Coming from a publication that once ran an article entitled 'Best Society Breasts', accompanied by photographs of 28 wealthy women's chests, perhaps we shouldn't be so surprised by this latest editorial shocker. Yet, we are - because, well, it's really shocking, and also completely bizarre.
British glossy Tatler, owned by publisher Condé Nast, has come under fire for running an advice column entitled 'Ten Charm Rules', where it encouraged teen readers to flirt with their friends' parents to secure invitations to fancy events.
Published in the March edition of the magazine's younger spin-off, Teen Tatler, the article suggests children buy presents and 'flirt gently' with the parents of their friends if they wish to be invited along to 'swanky' holidays and dinners at nice restaurants.
The "big secret to getting on in life", according to Teen Tatler, is to have other people's parents like you.
"Think of it as essential homework for life," the article continues. "Hone your social-seduction techniques now and those same tools will serve you handsomely for ever."
But, remember kids, "don't be a creep," the piece warns, "There's a fine line."
The article has attracted wide-spread outrage, with Biritish Liberal Democrat MP John Hemming telling The Times: "Being nice and polite is one thing, trying to create a sexual frisson between your friend's parents and your teenage self is, at the very least, ill-advised."
The Tatler website now contains the following 'clarification':
In today's Times, there is an article referring to a feature published in Teen Tatler, March 2014. If the Tatler feature is read in its entirety, it is clear that we intended it to be light-hearted. The headline in The Times - 'Flirt with friends' fathers to get on, teenagers are told' - is not a direct quote from the piece but a tweet by a member of the public in relation to it. We're sorry if the content has been taken out of context and apologise for any offence caused.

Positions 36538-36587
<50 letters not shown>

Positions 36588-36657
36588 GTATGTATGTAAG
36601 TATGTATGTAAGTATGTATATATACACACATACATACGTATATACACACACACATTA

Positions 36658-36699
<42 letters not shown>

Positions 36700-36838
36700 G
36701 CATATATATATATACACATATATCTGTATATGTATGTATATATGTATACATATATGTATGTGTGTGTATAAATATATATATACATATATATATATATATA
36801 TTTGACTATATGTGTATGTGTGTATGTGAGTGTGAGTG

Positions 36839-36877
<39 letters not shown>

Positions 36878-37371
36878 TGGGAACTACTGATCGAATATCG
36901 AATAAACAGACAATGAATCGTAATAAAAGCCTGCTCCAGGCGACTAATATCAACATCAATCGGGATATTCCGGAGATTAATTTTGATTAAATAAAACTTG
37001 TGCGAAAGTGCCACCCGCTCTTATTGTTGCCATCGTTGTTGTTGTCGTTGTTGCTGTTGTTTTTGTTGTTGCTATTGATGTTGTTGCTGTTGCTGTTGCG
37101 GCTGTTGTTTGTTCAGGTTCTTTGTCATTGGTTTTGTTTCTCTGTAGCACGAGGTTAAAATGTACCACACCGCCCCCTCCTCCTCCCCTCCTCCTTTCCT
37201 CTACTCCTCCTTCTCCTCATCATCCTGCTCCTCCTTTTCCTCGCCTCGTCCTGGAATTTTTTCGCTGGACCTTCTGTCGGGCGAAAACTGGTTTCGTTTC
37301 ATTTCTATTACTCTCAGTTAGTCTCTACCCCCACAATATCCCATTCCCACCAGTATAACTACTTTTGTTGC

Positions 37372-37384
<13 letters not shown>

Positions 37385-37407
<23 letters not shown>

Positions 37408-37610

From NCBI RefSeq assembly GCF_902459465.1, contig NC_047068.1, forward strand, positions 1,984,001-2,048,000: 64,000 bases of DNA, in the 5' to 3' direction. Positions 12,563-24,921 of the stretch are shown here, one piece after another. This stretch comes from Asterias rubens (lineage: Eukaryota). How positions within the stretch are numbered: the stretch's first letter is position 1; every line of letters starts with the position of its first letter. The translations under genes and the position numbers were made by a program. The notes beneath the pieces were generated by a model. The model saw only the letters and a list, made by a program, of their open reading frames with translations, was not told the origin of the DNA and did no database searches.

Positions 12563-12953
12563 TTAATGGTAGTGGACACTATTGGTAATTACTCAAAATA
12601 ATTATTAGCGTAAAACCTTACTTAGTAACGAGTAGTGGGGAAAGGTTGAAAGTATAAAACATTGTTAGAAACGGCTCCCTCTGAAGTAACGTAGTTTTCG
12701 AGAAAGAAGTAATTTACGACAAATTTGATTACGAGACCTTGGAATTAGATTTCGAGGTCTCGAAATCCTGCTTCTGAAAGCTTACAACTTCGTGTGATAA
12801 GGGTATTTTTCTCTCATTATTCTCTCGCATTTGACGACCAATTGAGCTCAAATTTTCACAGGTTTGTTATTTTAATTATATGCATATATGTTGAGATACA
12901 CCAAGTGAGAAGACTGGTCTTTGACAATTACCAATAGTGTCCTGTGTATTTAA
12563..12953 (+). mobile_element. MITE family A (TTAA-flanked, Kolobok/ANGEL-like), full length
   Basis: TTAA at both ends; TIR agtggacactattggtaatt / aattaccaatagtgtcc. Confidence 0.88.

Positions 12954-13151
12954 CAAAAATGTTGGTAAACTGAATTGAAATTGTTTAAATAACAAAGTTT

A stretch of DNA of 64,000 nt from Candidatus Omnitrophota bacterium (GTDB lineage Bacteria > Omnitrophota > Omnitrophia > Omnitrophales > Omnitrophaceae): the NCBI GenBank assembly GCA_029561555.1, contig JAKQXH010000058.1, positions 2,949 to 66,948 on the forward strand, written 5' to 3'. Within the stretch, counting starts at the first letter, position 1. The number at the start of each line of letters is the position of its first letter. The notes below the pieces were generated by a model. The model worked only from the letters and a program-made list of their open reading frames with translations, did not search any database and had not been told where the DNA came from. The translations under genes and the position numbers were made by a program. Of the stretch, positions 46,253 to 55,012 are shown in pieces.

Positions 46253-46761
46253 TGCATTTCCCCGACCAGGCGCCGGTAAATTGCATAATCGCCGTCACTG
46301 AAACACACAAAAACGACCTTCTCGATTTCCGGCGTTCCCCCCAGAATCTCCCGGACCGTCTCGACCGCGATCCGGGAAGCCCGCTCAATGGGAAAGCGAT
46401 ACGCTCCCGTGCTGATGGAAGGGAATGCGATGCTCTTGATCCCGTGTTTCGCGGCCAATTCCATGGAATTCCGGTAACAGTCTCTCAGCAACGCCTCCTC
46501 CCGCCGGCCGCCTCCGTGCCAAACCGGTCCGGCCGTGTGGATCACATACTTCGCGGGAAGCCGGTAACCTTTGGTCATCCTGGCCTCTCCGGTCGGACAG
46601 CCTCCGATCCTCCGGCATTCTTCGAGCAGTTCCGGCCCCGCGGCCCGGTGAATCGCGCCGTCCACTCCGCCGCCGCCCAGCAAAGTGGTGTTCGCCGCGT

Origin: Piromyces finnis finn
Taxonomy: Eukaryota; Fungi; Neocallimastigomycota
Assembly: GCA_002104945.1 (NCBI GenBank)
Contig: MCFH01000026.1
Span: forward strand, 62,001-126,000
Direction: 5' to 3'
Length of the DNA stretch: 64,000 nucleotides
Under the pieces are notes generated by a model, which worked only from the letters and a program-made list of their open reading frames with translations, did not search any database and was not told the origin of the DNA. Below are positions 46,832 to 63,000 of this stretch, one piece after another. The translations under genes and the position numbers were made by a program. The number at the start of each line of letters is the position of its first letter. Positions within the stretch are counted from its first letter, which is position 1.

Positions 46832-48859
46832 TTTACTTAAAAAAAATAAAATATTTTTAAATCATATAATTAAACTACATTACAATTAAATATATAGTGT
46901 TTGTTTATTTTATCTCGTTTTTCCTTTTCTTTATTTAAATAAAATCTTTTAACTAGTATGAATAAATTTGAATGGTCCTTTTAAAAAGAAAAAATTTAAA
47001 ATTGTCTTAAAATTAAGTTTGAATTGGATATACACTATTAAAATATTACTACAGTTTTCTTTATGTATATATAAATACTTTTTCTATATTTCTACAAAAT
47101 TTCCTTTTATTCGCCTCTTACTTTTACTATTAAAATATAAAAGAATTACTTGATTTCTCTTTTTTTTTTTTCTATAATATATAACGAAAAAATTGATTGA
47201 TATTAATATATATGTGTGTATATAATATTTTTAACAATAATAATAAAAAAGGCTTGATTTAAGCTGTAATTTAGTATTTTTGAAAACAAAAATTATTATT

The story rounds out a bad week for the brand. On Thursday, Tatler editor Kate Reardon was forced to release a statement defending a speech she gave to female school students on July 5, after local papers criticised her for peddling an anti-feminist message.
During the talk at Westonbirt School for Girls in Gloucestershire, England, Reardon told female students that "being chaotic isn't cute" and advised: "if you have good manners, people will like you". Yes, it does all sound a little familiar, doesn't it?
"It doesn't matter how many A-levels you have, what kind of a degree you have, if you have good manners people will like you," the Gloucestershire Citizen quoted her as saying.
Reardon has said that while she was quoted accurately, her words were taken out of context.
"While Kate did indeed extol the virtue of good manners, this was set against the context of advice to work hard at whatever it is you choose to do, commenting about her early career," a spokesperson for Tatler told The Independent.
- Daily Life
Is it ever OK to complain about other people's kids?Related story: (See story)